Beginning Party: See Hizb al-Bidaya
Building and Development Party: See Al-Banna’ wa al-Tanmiyya
Center Party: See Hizb al-Wasat
Center for Entrepreneurship (C4E): A platform created by the Nebny Foundation to start and grow new businesses in Egypt. Provides services to entrepreneurs such as market economic approaches and techniques.
Center for Trade Unions and Workers Service: Group of labor activists working to form an independent trade union federation that represent the concerns of the workers. Filed a suit to dissolve the old Egyptian Trade Union Federation, which is controlled by officials associated with the Mubarak regime.
Civilization Party: Centrist liberal party formed in July following the Egyptian uprising by Hatem ‘Azzam and Mohammed El Sawi. Part of the Democratic Alliance.
Coalition of Socialist Forces (CSF): Far-left secular political alliance, founded 10-5-2011. Group of five socialist and left-leaning political parties, including the Egyptian Communist Party, Popular Democratic Alliance Party, Revolutionary Socialists, Socialist Party of Egypt, and the Workers Democratic Party, combining over 5,000 members. Joined together to create a more dominant leftist force in the Parliamentary elections, and promote national unity.
Coalition of the Youth Revolution: Leftist alliance of organizations of young people involved with the Egyptian uprising. Includes the April 6 Youth Movement, a youth organization of the Muslim Brotherhood, and supporters of Muhammad ElBaradei. Met with the Supreme Council of the Armed Forces to negotiate the resignation of the Minister of Interior, the reinstitution of a fair minimum wage, and the end of Emergency Law.
Conservative Party: See Hizb al-Mohafiz
Constitutional Party: See Hizb al-Distouri
Coptic Church: The Coptic Orthodox Church of Alexandria is the oldest and largest Christian denomination in the Middle East. Tradition claims the Church was founded by St. Mark in the first century AD. The church actively campaigned against Coptic participation in the Tahrir Square protests throughout the uprising, but was subsequently challenged by the Maspero Youth Union. The Church ultimately claimed that it did not support the protesters out of fear for further marginalization of Egyptian Copts, although it does support the ideals of the revolution, such as the protection of civilian and minority rights.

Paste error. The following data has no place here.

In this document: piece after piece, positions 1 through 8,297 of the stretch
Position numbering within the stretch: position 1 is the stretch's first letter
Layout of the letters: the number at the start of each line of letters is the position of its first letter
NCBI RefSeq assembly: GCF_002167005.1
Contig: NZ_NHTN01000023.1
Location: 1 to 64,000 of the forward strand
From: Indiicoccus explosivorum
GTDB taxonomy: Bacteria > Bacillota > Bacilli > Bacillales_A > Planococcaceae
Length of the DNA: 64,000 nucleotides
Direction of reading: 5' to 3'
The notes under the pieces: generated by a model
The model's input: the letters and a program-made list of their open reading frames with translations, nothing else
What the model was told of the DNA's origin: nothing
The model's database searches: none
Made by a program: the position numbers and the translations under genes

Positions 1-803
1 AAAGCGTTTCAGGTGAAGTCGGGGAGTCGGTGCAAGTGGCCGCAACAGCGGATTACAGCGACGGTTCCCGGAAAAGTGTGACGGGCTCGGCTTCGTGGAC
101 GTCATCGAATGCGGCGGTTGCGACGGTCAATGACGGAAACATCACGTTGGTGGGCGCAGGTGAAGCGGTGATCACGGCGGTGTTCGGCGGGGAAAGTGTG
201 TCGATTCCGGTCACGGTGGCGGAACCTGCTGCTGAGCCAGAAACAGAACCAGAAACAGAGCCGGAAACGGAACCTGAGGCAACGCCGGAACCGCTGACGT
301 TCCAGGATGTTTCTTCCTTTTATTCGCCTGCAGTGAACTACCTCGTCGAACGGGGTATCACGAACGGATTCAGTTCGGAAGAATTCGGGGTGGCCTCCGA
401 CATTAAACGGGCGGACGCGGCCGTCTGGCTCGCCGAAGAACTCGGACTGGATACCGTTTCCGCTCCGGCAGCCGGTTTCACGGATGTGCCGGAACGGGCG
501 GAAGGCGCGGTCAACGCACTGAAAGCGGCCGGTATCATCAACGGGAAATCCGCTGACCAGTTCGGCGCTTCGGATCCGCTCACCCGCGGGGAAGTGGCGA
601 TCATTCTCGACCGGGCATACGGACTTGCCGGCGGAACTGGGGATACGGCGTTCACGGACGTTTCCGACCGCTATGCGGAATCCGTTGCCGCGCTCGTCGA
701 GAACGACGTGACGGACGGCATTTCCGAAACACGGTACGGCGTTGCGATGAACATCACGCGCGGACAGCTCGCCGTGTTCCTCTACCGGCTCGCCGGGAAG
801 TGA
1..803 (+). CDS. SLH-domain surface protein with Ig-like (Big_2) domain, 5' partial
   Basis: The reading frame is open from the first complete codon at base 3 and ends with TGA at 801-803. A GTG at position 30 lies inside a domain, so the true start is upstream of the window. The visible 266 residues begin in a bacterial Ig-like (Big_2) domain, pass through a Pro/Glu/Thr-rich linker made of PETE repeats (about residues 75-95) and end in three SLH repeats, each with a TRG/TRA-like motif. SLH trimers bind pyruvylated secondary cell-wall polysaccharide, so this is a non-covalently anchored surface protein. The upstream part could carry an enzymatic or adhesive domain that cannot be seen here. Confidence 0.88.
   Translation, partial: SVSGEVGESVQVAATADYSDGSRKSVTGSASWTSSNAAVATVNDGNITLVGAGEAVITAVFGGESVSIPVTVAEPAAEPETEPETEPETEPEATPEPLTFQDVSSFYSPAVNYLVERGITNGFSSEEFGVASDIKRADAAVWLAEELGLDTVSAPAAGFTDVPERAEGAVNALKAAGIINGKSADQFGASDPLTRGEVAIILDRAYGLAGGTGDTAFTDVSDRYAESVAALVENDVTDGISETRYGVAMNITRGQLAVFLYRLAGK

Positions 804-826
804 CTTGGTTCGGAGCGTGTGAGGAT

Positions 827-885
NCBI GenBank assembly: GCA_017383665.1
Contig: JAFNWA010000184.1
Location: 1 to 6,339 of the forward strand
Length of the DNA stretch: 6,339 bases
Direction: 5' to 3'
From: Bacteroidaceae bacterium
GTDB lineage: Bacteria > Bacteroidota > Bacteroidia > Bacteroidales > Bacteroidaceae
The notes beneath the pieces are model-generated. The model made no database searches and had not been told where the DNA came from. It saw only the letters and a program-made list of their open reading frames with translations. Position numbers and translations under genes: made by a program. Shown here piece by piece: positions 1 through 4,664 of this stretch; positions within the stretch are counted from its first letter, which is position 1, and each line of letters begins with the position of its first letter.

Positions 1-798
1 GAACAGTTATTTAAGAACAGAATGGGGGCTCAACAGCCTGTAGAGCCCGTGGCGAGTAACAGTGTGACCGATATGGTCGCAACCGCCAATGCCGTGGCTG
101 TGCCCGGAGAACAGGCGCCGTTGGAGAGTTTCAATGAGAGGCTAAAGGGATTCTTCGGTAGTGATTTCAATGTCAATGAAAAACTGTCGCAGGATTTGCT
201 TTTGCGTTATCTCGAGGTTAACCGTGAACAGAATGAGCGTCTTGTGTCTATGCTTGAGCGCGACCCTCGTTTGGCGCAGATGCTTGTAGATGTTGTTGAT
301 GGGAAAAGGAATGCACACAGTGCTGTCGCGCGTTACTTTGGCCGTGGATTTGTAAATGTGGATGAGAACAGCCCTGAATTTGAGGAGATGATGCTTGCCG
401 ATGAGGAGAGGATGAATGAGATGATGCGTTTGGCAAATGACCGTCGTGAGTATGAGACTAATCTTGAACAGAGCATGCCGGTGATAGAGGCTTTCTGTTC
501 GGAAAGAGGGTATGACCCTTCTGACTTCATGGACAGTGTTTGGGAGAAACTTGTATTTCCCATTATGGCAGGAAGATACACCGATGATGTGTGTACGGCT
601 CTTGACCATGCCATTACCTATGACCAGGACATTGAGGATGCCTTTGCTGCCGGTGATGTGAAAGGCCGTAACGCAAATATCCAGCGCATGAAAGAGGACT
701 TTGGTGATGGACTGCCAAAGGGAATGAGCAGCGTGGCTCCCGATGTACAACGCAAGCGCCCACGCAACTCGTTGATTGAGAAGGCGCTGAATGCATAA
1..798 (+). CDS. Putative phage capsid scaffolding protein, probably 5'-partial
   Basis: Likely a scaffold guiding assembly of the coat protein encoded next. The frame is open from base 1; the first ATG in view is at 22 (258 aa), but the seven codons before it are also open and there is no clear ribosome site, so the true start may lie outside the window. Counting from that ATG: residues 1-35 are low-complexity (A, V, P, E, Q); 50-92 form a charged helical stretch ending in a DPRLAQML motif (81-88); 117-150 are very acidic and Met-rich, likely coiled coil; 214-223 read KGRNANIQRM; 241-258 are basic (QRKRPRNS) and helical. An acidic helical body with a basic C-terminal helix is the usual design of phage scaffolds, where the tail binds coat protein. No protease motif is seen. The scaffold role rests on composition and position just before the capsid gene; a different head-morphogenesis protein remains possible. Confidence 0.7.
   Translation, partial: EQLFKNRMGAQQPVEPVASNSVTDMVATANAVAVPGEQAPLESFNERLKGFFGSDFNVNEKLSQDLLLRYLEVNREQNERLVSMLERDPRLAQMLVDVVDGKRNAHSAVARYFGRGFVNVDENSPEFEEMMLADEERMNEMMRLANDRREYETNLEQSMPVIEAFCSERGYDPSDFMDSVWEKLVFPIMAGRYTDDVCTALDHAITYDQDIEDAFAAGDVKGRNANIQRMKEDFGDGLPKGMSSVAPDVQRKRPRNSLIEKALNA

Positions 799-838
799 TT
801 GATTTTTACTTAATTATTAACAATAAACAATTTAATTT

Democratic Arab Nasserite Party: See Al-Hizb al-Arabi al-Democrati al-Nasseri
Democratic Front Party: See Hizb al-Gabha al-Democrati
Democratic Generation Party: See Hizb al-Geel al-Democrati
Democratic Labour Party: See Hizb al-‘Omal al-Democrati
Democratic Peace Party: See Hizb as-Salam al-Democrati
Democratic Unionist Party: See Hizb al-Itahadi al-Democrati
Democratic Workers Party: See Hizb al-‘Omal al-Democrati
Dignity Party: See Hizb al-Karama
Economic Reform and Structural Adjustment Program (ERSAP): Agreements between Egypt and the World Bank and IMF concluded in 1991 during the Mubarak regime. The Egyptian government subsequently adopted neo-liberal economic policies and privatized 190 public-sector firms by 2002.
Egypt Development Party: Political party founded by Yomna Al-Hamaki, a former NDP member.
Egypt.Now Festival: Created by the Nebny Foundation to capture the essence of Egypt after the uprising, including the themes of youth, change, and freedom, and invite others to support Egypt. It occurred from July 1-18, 2011 in various venues and cities, including Alexandria and Cairo. Three main elements of the festival included film and music, a job fair, and a craft market. The goal of the Nebny Foundation is to make this an annual event.
Egypt Remembers: A web site hosting photographs and brief biographies of many of those killed in Tahrir Square during the protests.
Egypt Revolution Party: Islamist party founded after the Egyptian uprising by Ahmed al-Sokary. Fielded candidates in Cairo and Alexandria for the parliamentary elections.
Egypt Youth Party: See Hizb Shabab Misr
Egypt 2000 Party: See Hizb Misr 2000
Egyptian Alliance party: Centrist party with liberal positions, formed after the Egyptian upsiting. Part of the Completing Revolution Alliance. Endorses El-Baradei as a candidate for presidency
Egyptian Arab Socialist Party: See Hizb Misr al-arabi al-ishtaraki